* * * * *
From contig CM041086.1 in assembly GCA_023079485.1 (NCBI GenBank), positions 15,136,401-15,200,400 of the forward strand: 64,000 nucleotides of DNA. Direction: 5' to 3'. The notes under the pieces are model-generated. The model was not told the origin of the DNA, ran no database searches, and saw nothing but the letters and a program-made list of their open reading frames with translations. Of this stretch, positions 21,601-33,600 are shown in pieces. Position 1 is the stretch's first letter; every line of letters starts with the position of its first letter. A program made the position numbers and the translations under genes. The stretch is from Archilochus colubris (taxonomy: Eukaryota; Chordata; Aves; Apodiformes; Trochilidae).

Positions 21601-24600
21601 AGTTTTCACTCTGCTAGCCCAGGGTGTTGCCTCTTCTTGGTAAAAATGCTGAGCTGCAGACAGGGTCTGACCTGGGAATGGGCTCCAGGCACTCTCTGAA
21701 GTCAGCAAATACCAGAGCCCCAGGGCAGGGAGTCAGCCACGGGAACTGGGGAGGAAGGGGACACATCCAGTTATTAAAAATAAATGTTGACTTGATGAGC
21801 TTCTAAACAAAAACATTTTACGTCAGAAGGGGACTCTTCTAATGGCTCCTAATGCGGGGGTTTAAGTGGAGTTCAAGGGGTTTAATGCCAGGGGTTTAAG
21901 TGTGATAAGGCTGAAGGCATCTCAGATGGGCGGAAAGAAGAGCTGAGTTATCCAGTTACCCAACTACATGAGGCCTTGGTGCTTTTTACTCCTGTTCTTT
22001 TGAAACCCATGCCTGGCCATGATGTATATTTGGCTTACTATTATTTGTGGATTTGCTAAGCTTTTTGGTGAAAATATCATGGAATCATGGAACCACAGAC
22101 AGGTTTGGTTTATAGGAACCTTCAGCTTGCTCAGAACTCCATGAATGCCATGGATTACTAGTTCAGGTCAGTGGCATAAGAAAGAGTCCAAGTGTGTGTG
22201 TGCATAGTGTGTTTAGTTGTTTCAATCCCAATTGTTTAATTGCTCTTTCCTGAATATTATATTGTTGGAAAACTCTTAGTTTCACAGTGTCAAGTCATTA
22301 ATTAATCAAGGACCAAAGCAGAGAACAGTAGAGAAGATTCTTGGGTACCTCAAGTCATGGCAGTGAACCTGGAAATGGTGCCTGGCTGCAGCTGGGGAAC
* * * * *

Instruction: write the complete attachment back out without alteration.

From contig CM041086.1 in assembly GCA_023079485.1 (NCBI GenBank), positions 15,136,401-15,200,400 of the forward strand: 64,000 nucleotides of DNA. Direction: 5' to 3'. The notes under the pieces are model-generated. The model was not told the origin of the DNA, ran no database searches, and saw nothing but the letters and a program-made list of their open reading frames with translations. Of this stretch, positions 21,601-33,600 are shown in pieces. Position 1 is the stretch's first letter; every line of letters starts with the position of its first letter. A program made the position numbers and the translations under genes. The stretch is from Archilochus colubris (taxonomy: Eukaryota; Chordata; Aves; Apodiformes; Trochilidae).

Positions 21601-24600
21601 AGTTTTCACTCTGCTAGCCCAGGGTGTTGCCTCTTCTTGGTAAAAATGCTGAGCTGCAGACAGGGTCTGACCTGGGAATGGGCTCCAGGCACTCTCTGAA
21701 GTCAGCAAATACCAGAGCCCCAGGGCAGGGAGTCAGCCACGGGAACTGGGGAGGAAGGGGACACATCCAGTTATTAAAAATAAATGTTGACTTGATGAGC
21801 TTCTAAACAAAAACATTTTACGTCAGAAGGGGACTCTTCTAATGGCTCCTAATGCGGGGGTTTAAGTGGAGTTCAAGGGGTTTAATGCCAGGGGTTTAAG
21901 TGTGATAAGGCTGAAGGCATCTCAGATGGGCGGAAAGAAGAGCTGAGTTATCCAGTTACCCAACTACATGAGGCCTTGGTGCTTTTTACTCCTGTTCTTT
22001 TGAAACCCATGCCTGGCCATGATGTATATTTGGCTTACTATTATTTGTGGATTTGCTAAGCTTTTTGGTGAAAATATCATGGAATCATGGAACCACAGAC
22101 AGGTTTGGTTTATAGGAACCTTCAGCTTGCTCAGAACTCCATGAATGCCATGGATTACTAGTTCAGGTCAGTGGCATAAGAAAGAGTCCAAGTGTGTGTG
22201 TGCATAGTGTGTTTAGTTGTTTCAATCCCAATTGTTTAATTGCTCTTTCCTGAATATTATATTGTTGGAAAACTCTTAGTTTCACAGTGTCAAGTCATTA
22301 ATTAATCAAGGACCAAAGCAGAGAACAGTAGAGAAGATTCTTGGGTACCTCAAGTCATGGCAGTGAACCTGGAAATGGTGCCTGGCTGCAGCTGGGGAAC